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Carcass composition and quality of meat from Pekin ducks finished on diets with varying levels of whole wheat grain
- Kokoszynski, D., Kotowicz, M., Brudnicki, A., Bernacki, Z., Wasilewski, P. D., Wasilewski, R.
- Animal production science 2017 v.57 no.10 pp. 2117-2124
- Pekin, alanine, arginine, body weight, breast muscle, carcass quality, collagen, color, crude fat, diet, dressing percentage, ducks, feed conversion, glutamic acid, hybrids, liveweight gain, meat, meat quality, proline, rearing, threonine, valine, wheat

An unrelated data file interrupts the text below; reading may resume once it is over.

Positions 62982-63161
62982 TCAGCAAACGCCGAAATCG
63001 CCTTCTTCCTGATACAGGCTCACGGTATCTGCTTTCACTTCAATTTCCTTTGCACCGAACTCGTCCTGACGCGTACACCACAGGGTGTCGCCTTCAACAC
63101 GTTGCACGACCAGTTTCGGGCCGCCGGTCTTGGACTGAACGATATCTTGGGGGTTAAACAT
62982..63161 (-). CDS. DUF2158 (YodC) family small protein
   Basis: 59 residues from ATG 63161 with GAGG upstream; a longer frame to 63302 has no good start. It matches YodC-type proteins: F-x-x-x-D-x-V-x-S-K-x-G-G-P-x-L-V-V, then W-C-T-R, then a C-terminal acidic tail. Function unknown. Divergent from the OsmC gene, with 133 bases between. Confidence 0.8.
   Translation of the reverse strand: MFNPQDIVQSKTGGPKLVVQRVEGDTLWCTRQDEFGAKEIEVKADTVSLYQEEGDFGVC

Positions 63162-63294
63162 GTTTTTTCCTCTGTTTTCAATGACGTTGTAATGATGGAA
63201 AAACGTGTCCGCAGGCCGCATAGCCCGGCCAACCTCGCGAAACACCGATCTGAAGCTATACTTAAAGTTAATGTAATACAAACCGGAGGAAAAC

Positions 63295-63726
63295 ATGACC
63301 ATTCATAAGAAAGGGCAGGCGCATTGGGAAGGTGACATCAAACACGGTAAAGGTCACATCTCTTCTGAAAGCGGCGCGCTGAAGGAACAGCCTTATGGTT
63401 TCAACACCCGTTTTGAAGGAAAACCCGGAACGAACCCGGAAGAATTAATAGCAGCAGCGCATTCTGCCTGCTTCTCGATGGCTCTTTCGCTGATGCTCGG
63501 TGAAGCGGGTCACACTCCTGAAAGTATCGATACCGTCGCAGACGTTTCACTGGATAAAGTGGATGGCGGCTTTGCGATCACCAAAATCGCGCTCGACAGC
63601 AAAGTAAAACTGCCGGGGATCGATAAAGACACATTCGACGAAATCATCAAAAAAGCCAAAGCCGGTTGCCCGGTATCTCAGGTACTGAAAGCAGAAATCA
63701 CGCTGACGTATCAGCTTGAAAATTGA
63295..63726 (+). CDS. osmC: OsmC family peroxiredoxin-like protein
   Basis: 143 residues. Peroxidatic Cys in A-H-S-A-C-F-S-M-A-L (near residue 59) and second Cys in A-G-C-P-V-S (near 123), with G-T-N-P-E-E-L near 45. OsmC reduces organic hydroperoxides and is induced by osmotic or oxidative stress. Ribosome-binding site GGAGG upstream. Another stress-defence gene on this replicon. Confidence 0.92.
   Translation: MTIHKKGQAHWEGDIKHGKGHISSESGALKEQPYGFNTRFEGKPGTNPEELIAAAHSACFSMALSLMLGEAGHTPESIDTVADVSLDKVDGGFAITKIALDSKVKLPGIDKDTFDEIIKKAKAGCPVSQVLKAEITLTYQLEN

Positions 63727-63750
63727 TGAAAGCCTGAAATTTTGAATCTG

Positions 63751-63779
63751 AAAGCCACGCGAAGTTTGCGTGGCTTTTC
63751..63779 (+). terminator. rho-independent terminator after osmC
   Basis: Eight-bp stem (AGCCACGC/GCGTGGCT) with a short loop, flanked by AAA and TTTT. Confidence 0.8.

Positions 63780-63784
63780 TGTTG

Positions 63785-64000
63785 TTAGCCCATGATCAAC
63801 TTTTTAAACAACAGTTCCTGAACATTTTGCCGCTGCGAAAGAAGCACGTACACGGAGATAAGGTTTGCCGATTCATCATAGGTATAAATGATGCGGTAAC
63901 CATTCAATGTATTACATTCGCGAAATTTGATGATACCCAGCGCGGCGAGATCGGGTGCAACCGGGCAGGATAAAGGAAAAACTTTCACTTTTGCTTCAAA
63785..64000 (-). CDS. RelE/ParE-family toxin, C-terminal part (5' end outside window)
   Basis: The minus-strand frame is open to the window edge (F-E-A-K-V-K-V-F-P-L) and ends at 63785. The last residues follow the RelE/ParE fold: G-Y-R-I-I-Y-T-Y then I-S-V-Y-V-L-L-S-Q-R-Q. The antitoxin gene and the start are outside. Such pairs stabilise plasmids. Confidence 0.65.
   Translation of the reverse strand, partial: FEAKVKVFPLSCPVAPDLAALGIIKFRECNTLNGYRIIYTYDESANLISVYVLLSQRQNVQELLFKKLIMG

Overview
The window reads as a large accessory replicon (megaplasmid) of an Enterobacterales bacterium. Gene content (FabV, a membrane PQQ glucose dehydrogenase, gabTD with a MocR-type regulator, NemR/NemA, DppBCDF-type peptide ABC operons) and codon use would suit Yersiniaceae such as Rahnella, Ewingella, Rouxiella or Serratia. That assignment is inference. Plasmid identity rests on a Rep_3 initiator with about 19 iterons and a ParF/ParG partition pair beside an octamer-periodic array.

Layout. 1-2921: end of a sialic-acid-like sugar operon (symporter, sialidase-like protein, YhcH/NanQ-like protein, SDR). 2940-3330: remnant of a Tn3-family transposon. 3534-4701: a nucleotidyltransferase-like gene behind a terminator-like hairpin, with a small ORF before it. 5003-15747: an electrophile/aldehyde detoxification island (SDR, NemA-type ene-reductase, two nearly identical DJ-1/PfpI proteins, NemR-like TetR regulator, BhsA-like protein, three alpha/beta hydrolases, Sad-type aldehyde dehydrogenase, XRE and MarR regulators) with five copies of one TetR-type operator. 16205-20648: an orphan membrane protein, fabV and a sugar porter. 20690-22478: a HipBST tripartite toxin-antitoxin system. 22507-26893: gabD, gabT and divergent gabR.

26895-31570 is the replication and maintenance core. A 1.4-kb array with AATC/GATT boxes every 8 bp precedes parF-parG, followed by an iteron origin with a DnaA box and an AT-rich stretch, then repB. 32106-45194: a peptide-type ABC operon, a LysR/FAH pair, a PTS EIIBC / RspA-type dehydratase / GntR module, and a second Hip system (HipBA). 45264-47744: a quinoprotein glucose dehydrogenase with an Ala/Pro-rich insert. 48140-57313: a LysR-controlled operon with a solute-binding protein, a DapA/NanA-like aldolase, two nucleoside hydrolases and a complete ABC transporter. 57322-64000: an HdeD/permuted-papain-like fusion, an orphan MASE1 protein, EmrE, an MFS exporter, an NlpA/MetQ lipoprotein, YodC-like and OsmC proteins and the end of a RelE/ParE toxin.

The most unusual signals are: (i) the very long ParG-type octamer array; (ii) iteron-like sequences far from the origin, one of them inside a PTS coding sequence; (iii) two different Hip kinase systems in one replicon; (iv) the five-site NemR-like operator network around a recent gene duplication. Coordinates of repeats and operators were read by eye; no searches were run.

- The aim of the research was to determine the effect of replacing part of a commercial feed mixture with whole wheat grain on the bodyweight, carcass composition and meat quality of Pekin ducks. A total of 160 1-day-old sexed SM3 Heavy hybrid ducks were used in the study. Two diets were given during the rearing period (36–49 days): (1) a complete commercial diet ad libitum, and (2) restricted amounts of a commercial diet (85%) and whole wheat grain (15%). Each treatment consisted of four replications of 20 birds each. Adding whole wheat grain to the ration resulted in no significant (P > 0.05) changes in bodyweight (3475.8 g), feed conversion ratio (0–49 days, 2.50 kg DM intake/kg liveweight gain) dressing percentage (70.1%) and carcass tissue composition in ducks at 49 days of age. Breast muscle (superficial pectoral muscle) from ducks fed the commercial diet and whole wheat grain was significantly (P < 0.05) lighter in colour (L* = 39.9 vs 38.0) and a deeper yellow colour (b* = 1.7 vs 0.8), as compared with that from birds receiving the complete commercial diet alone. Breast muscle (superficial pectoral muscle and profound pectoral muscle) also had significantly (P < 0.05) higher threonine (3.9 vs 5.1 g/100 g DM) and valine content (4.0 vs 5.0 g/100 g DM). However, leg muscle (thigh and drumstick muscles) from experimental ducks had a significantly (P < 0.05) lower content of crude fat (5.1% vs 4.2%) and collagen (1.5% vs. 1.1%), as well as less glutamic acid (14.2 vs 12.5), proline (3.5 vs 3.2), alanine (3.0 vs 2.5) and arginine (6.5 vs 5.6 g/100 g DM), as compared with the control birds.